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Drawing of people gathered at a fairgrounds drawn by a German Jewish female designer

Object | Accession Number: 2005.546.102

Ink drawing of crowds of people gathered in front of several buildings created by Nelly Rossmann in Frankfurt, Germany, in 1934. Nelly was a graphic designer for the Frankfurter Zeitung, a progressive newspaper in Frankfurt, when Hitler was appointed Chancellor on January 30, 1933. Antisemitic legislation soon took away the rights of Jews. Nelly was a Quaker, but she had been born Jewish, and in 1935, she was fired due to a decree that Jews could not work in publishing. Nelly taught children crafts to support her 5 year old son, Michael. After the Kristallnacht pogrom in November 1938, her parents left for England, but Nelly still had strong pro-German feelings and was not ready to leave her country. In 1939, she and Michael went to England to visit her family; while they were there, Germany invaded Poland and war broke out. They remained in England and, after the war ended in May 1945, she became a British citizen.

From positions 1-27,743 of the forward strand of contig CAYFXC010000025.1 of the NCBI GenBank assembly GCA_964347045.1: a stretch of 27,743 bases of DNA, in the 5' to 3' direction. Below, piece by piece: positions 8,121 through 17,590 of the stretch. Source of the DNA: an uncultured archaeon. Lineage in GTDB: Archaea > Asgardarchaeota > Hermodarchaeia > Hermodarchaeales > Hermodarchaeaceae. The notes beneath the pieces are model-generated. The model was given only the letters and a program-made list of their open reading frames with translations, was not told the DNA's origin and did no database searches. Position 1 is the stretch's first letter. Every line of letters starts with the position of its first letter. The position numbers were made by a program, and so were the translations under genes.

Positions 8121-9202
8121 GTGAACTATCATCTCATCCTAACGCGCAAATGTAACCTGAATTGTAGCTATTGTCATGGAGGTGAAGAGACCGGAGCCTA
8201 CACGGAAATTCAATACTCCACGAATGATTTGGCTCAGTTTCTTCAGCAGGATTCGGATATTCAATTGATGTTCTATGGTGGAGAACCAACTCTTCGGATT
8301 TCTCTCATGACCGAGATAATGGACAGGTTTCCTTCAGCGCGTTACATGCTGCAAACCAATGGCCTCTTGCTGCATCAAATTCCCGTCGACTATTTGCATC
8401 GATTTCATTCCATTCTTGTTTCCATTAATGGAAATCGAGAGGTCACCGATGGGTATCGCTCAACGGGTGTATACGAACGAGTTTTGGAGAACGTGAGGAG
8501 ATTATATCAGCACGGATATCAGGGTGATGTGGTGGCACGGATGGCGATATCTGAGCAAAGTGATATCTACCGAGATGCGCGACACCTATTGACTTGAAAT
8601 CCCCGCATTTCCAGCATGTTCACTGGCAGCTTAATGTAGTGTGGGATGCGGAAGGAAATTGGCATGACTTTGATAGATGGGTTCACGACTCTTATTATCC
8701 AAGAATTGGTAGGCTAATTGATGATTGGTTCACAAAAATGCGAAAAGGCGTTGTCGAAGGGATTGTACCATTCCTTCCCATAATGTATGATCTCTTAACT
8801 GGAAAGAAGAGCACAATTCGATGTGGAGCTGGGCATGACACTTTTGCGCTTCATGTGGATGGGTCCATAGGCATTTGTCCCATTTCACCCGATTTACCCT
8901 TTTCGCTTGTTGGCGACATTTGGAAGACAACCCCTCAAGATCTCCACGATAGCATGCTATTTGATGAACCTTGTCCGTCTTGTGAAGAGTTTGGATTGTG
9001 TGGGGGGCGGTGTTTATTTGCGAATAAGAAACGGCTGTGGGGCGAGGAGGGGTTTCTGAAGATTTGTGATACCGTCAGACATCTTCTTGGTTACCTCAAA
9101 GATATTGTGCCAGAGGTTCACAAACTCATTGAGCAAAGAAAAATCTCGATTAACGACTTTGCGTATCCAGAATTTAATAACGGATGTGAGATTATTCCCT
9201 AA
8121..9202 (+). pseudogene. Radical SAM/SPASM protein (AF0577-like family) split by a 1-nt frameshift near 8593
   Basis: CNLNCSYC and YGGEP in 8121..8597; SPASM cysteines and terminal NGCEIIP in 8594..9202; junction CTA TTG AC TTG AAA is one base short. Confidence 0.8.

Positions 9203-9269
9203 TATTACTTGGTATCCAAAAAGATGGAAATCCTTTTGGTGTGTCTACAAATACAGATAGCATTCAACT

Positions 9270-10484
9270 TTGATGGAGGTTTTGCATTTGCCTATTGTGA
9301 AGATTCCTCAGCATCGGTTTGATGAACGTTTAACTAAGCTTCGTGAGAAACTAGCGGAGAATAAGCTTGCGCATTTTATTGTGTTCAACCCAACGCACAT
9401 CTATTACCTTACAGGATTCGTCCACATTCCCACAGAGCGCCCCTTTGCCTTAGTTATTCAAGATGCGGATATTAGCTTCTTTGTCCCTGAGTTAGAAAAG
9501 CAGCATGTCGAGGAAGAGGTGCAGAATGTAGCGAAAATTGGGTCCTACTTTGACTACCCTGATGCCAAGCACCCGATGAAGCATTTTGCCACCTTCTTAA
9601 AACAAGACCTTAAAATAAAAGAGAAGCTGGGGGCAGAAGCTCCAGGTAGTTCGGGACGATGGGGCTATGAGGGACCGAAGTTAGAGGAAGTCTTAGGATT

Artwork Title
Blick uber der Rummelplatz
Alternate Title
View over the Fairgrounds
creation:  1934
creation: Frankfurt am Main (Germany)
Credit Line
United States Holocaust Memorial Museum Collection, Gift of Michael G. Rossmann
Record last modified: 2022-07-28 18:29:01
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